Johnstone: But a piece that is missing is the cycle-accurate part. I have my models, not cycle-accurate to begin with, precisely because I don’t want that. I want to do the architectural exploration. But when I have chosen a set and I have done a certain set of configurations and pushed the button and generated RTL, I would like to be able to receive a SystemC model that has the timing annotated back into it so that I can do the high-performance verification.

Pursley: One thing we don’t want to do, is to give the perception that everything has to be boiled with the ocean and that everything has to move to SystemC. The actual SoC assembly is done at RTL. It is not a question of whether it could be done in SystemC. It probably could. Do you want to? I am not sure why. But it is the IP blocks, and in that RTL structure we have different methodologies. Basically you are able to take that IP block within the context of the overall system, simulate it in cycle-accurate Verilog or simulate it untimed at a high level, and the methodology and tools figure out how to do that for you. In the end, it really is RTL that it gets assembled. We are not trying to change that.

Sanguinetti: There is really no abstraction to be gained when you are assembling blocks of stuff. You write it in Verilog or SystemC and it looks the same. There is no abstraction there so it doesn’t matter which language you use.

Wingard: But I care a lot about performance simulation and I would like to be able to do that with the more abstract objects.

Sanguinetti: I have a history of being concerned about RTL simulation.

Johnstone: Another area that still needs to be addressed is the gap between doing a very high-performance model for software virtual prototypes and having something that is synthesizable. The style is different. I am going to have arrays as random access memories all over the place in my fast simulation model but as soon as I do that for HLS I start to get into problems with how I really map to my memory. Am I inferring a million flip-flops instead of a FIFO? Those changes have to be understood and thought about so it is not trivial to make the change. But I don’t think that means it doesn’t work or shouldn’t be applied. There is more growth that can happen, and there needs to be an understanding that when you write one level of model, this is how to write it so it is relatively easily to transform it to the next.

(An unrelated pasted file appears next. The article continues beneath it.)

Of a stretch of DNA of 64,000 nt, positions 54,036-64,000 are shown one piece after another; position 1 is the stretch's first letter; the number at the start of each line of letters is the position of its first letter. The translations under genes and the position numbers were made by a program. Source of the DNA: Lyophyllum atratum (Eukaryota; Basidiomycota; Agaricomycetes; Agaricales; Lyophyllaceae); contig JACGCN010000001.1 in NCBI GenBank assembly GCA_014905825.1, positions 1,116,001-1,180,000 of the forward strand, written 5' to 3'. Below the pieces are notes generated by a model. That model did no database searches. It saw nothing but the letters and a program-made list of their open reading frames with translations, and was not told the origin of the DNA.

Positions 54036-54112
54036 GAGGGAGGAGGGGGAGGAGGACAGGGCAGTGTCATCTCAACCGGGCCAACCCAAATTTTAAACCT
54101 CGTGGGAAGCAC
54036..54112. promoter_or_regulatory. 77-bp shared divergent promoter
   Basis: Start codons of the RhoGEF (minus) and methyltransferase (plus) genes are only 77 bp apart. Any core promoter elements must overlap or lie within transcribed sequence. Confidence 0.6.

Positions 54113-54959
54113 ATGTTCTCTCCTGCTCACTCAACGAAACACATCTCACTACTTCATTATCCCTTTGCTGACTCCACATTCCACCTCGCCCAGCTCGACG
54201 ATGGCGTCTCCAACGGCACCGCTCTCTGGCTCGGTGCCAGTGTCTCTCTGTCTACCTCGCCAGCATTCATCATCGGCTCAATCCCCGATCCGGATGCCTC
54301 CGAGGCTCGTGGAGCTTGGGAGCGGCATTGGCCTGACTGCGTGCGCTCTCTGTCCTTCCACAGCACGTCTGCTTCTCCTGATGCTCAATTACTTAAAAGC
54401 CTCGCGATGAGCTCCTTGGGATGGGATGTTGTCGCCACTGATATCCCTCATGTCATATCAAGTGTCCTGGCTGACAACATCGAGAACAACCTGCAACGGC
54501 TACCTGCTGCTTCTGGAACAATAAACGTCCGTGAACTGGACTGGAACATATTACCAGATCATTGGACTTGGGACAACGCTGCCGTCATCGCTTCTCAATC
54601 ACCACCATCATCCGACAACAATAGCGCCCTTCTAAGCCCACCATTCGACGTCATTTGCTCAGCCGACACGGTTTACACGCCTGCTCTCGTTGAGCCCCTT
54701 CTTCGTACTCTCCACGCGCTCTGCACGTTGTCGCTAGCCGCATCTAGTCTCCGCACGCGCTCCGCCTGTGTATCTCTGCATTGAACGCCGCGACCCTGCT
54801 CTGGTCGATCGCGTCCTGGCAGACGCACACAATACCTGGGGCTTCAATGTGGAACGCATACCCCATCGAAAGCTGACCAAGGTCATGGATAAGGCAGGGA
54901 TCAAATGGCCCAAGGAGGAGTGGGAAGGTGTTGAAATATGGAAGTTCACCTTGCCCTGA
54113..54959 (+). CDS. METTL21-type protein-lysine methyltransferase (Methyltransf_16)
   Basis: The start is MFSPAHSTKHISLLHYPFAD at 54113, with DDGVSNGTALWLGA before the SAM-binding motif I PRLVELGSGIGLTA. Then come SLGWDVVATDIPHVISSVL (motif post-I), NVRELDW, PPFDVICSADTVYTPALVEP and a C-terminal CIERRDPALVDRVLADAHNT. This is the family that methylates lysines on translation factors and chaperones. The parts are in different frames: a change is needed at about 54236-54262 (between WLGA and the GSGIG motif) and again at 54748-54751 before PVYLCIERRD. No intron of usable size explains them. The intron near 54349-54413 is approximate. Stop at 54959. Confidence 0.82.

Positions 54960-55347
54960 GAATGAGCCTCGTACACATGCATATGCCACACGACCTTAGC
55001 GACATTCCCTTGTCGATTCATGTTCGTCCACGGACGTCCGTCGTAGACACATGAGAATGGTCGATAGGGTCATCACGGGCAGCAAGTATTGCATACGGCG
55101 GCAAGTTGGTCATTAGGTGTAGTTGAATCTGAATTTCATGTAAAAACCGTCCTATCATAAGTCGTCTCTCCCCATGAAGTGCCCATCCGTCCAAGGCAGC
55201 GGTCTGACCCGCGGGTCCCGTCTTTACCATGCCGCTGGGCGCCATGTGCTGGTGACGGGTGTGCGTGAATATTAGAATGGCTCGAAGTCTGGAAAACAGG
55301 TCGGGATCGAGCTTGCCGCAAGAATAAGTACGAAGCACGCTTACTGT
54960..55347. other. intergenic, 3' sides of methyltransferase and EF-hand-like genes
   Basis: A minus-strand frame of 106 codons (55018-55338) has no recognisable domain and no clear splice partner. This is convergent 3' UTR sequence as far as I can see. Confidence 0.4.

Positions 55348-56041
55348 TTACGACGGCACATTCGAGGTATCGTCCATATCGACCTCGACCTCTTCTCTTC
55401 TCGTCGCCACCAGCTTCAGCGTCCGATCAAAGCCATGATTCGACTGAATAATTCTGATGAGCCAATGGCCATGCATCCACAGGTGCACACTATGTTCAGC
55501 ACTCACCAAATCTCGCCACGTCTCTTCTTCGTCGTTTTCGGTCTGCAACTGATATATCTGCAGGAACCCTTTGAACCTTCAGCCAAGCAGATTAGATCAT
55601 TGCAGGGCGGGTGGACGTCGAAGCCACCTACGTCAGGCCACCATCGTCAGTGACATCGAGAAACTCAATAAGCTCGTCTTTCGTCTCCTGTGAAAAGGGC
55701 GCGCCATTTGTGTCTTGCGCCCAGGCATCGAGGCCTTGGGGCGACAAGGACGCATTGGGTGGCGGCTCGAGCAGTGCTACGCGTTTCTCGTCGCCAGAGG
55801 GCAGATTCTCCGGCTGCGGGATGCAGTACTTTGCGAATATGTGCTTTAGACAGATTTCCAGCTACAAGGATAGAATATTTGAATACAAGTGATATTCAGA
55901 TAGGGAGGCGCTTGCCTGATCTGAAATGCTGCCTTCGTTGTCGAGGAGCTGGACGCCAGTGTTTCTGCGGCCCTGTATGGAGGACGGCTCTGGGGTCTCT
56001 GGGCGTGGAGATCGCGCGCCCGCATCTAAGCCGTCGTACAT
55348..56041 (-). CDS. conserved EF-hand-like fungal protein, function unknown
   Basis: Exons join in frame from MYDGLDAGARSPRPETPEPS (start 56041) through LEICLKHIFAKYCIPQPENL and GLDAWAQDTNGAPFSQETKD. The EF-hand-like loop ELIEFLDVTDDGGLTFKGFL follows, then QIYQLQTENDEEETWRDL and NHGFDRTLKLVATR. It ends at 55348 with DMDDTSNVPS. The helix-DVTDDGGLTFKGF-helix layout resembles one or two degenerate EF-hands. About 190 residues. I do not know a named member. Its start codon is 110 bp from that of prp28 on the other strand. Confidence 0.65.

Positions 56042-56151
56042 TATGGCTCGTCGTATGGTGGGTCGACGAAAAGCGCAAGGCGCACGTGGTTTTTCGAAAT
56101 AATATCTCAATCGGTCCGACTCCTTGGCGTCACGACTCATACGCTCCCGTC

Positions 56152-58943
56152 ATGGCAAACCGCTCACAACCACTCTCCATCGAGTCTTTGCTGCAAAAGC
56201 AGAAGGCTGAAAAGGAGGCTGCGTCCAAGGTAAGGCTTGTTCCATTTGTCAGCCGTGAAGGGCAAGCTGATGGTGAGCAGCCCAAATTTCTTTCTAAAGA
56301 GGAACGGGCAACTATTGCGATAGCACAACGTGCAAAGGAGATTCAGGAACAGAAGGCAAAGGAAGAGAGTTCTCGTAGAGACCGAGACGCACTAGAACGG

Kelf: This is interesting because it concerns me. If we don’t see everything moving up and see stuff remaining at RTL, then it is just connecting things. But it is creating a barrier to everything moving up, and if you get into the holy grail of synthesizable model also being used in virtual prototyping, then that would be phenomenal. But it sounds as if we are no longer pushing toward that.

Bowyer: As a tool vendor we are saying that looks easy to us if you want to come up with a standard. Every company we go to has a different methodology for TLM modeling, and they are all custom. For a synthesis tool, I need a model that works the same every time, everywhere. It is not a technical challenge. To swap out the pin level description for an abstract one is a trivial challenge. But what does the TLM look like?

SE: ISO 26262 is still looking at the gate level, and this would appear to be stretching things out even more.